The Spanish National Court ruled on Tuesday that cigarette breaks, coffee breaks, and breakfast breaks are not counted among paid working hours, dismissing a lawsuit filed by the Trade Unions Confederation against energy company Galp.
The lawsuit was the result of changes to Spanish law last May, which require companies to track employees’ entrance and departure from the workplace. Those changes, meant to address the issue of labor fraud unpaid overtime—three million hours of overtime went unpaid last year, according to figures from the Spanish Statistical Office—also offered employers the option to discount coffee and smoke breaks from the official working day. Secretary of state for labour Yolanda Valdeolivas suggested at the time that a distinction should be created between effective working hours and “non-effective, unpaid time”: “Two hours a day are given over to various breaks: lunch, a personal phone call, stretching one’s legs, nipping out to smoke a cigarette or have a coffee,” she said.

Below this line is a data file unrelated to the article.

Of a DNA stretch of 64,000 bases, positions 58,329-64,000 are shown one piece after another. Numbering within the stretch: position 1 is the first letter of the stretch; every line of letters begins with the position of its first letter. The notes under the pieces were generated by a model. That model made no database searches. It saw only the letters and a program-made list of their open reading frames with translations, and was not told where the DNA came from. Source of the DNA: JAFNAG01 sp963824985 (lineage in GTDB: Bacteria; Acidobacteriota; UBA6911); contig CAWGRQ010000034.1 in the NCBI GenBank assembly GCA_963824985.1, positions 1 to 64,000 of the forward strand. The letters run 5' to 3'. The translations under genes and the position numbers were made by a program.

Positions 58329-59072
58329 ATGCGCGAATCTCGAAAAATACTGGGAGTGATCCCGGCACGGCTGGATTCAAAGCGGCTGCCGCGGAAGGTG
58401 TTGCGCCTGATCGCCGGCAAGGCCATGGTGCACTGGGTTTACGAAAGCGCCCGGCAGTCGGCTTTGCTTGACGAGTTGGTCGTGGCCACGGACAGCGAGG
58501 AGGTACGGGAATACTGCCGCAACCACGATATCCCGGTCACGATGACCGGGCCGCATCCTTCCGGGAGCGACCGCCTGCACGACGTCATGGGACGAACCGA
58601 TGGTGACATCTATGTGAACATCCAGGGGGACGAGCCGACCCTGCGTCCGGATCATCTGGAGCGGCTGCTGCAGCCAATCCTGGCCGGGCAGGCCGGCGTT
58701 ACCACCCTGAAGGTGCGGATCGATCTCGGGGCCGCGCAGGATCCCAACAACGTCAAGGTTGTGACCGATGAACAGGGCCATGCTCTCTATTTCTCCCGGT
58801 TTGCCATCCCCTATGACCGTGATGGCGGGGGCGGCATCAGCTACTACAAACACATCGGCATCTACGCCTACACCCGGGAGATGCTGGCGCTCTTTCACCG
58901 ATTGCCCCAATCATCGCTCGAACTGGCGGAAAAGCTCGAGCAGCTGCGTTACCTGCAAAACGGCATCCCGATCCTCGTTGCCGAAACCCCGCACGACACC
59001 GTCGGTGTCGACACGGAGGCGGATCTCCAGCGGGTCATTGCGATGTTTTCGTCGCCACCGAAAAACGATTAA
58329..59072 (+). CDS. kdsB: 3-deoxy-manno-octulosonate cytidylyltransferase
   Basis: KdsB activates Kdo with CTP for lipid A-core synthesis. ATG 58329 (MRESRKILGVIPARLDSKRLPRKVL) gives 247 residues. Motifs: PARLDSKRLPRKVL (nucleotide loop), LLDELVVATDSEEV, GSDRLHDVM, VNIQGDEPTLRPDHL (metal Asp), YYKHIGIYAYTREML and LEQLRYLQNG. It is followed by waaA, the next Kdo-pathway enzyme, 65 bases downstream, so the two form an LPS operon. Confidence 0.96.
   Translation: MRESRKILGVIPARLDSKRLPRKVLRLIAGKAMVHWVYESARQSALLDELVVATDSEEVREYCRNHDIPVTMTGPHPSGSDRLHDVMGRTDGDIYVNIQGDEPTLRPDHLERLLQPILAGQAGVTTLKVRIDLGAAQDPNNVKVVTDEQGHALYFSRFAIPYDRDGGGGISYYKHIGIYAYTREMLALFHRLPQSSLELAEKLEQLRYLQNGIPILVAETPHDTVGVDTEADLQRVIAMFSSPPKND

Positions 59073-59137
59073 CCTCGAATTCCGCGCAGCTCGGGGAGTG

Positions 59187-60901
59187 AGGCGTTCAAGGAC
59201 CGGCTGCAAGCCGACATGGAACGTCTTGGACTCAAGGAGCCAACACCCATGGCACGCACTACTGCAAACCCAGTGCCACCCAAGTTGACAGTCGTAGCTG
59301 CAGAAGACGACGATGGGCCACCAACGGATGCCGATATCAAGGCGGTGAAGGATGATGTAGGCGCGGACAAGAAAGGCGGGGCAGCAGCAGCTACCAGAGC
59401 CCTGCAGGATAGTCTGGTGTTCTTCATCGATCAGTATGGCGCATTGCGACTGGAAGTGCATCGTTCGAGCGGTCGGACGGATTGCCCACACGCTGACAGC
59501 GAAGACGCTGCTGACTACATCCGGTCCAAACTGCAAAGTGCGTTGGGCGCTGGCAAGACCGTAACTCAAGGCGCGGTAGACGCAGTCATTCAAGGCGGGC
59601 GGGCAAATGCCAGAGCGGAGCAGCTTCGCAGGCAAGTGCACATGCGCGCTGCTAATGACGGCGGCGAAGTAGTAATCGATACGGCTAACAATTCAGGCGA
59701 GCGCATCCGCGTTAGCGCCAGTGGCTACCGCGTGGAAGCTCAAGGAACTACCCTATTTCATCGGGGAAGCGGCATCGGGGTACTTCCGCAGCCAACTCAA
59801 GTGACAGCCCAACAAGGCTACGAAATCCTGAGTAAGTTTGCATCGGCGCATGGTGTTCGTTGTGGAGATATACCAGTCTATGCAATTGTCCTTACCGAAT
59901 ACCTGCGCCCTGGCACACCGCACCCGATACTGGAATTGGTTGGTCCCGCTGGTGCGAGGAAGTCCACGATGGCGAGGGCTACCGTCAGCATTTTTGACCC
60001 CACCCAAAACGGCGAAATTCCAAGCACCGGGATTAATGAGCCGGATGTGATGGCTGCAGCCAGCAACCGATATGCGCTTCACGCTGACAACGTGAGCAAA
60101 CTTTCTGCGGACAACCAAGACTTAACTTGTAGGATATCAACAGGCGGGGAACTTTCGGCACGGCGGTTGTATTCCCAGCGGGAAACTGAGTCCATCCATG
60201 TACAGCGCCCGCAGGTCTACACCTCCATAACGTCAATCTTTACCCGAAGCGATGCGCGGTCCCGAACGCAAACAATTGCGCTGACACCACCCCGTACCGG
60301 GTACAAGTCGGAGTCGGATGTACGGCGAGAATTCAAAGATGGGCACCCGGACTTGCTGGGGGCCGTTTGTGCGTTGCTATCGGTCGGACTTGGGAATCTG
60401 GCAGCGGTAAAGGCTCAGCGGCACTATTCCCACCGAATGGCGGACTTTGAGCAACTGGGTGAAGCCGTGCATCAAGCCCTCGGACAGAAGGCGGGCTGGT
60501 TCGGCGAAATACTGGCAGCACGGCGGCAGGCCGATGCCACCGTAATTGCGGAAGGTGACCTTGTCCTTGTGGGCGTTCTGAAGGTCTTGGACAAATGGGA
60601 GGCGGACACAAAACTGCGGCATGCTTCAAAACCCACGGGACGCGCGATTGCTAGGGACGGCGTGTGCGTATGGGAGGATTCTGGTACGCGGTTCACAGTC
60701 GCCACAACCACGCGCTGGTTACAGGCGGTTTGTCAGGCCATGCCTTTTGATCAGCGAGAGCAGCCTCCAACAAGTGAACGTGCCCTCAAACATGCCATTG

That suggestion has now played out in the recent lawsuit. As part of monitoring workers’ coming and going, Galp required them to report their reasons for entering or exiting the building during working hours, and deducted coffee breaks, cigarette breaks, and breakfast breaks from their recorded working hours. Prior to the monitoring, such breaks were generally allowed to pass by what the court described as “a policy of business confidence”. However, the court pointed out that the company has the discretion to unilaterally decide what are considered work and non-work hours.
While Galp may have been fully within its rights to discount coffee and cigarette breaks, the union is adamant that the company was not right to do so. Union lawyers have called the ruling reprehensible and claimed that it gives excessive power to the employer, and plan to appeal to the High Court.
Spanish workers put in some of the longest hours in Europe: OECD statistics indicate that companies in Spain expect their employees to work several hundred hours more a year than their counterparts in many other European countries. On the other hand, the work culture has traditionally valued break times and rest times.